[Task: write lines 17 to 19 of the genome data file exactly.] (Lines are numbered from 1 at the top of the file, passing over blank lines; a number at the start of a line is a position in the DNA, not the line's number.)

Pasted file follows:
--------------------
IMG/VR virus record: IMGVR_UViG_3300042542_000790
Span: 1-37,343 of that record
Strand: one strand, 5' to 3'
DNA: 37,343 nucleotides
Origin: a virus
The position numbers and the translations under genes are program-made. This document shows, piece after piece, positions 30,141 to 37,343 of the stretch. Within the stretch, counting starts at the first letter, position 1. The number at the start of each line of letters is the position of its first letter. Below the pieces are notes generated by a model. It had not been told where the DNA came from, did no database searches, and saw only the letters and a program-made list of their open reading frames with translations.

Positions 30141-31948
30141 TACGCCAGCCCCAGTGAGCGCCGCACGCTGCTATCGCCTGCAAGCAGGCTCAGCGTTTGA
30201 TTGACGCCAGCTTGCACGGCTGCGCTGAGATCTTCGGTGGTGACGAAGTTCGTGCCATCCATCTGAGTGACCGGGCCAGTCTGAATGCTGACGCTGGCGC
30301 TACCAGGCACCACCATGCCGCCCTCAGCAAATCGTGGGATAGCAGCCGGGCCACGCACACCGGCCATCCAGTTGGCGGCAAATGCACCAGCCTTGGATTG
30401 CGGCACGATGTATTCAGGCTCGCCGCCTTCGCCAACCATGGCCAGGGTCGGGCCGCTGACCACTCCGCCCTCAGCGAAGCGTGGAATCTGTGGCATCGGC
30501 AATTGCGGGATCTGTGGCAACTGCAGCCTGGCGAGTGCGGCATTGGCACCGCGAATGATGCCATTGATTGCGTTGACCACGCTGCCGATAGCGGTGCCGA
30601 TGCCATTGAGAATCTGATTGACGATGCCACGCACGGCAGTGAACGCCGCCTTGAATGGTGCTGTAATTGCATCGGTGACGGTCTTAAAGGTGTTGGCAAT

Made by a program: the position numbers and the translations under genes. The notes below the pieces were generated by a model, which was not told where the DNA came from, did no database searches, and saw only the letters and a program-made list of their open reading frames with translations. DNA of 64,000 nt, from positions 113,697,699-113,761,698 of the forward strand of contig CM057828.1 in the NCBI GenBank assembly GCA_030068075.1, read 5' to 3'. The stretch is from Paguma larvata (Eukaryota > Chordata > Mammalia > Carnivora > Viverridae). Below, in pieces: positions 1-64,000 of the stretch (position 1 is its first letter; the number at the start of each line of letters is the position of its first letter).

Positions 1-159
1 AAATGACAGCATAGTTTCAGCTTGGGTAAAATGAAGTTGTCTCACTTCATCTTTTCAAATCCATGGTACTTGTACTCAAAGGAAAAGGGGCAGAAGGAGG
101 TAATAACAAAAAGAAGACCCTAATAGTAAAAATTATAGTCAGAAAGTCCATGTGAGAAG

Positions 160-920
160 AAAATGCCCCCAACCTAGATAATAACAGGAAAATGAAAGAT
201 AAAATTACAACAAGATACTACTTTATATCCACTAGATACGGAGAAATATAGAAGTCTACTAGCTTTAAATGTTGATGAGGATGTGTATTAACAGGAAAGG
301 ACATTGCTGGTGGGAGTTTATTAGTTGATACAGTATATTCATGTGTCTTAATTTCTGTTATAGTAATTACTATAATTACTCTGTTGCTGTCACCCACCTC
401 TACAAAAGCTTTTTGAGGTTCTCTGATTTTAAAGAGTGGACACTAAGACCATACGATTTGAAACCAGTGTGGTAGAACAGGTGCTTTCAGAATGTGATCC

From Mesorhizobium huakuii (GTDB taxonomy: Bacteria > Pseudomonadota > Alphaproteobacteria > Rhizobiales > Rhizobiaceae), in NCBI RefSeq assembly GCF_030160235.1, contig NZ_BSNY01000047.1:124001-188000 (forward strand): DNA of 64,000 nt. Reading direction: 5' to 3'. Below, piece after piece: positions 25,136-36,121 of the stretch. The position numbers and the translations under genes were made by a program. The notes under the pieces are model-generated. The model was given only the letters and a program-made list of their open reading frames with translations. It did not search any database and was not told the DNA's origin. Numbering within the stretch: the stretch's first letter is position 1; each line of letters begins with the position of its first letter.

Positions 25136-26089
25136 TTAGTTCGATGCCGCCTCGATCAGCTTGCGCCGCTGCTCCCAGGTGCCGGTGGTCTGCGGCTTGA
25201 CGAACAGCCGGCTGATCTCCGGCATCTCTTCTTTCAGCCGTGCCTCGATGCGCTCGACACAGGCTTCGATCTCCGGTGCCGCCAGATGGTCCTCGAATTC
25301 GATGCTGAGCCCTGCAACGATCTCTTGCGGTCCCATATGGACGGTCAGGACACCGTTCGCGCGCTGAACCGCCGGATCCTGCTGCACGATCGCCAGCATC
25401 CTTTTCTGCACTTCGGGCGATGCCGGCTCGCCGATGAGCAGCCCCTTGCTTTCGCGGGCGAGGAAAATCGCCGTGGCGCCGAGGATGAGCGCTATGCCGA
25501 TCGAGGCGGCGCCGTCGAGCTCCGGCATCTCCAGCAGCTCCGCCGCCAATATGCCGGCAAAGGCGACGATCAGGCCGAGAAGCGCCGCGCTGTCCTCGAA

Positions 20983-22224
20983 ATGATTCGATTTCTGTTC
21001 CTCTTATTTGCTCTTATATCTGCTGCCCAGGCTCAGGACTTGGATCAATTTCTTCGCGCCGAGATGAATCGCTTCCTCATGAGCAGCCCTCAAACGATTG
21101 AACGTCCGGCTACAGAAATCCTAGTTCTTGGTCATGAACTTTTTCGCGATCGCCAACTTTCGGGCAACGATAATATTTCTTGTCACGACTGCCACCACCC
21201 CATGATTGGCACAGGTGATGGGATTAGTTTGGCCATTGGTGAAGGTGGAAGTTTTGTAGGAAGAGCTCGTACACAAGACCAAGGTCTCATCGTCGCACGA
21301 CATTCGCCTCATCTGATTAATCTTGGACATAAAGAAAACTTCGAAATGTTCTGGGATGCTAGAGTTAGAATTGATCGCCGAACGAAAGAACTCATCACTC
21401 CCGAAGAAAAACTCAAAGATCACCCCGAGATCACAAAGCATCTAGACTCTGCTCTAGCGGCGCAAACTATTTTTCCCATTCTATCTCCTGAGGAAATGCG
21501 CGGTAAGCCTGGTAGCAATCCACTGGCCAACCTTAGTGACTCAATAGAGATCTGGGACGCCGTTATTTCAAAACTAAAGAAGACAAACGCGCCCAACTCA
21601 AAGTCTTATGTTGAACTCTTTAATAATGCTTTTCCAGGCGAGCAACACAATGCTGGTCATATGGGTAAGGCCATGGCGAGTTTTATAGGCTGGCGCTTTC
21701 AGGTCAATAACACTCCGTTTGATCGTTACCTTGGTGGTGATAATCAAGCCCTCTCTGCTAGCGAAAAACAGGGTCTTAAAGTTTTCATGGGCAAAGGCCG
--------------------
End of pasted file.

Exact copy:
101 TAATAACAAAAAGAAGACCCTAATAGTAAAAATTATAGTCAGAAAGTCCATGTGAGAAG

Positions 160-920
160 AAAATGCCCCCAACCTAGATAATAACAGGAAAATGAAAGAT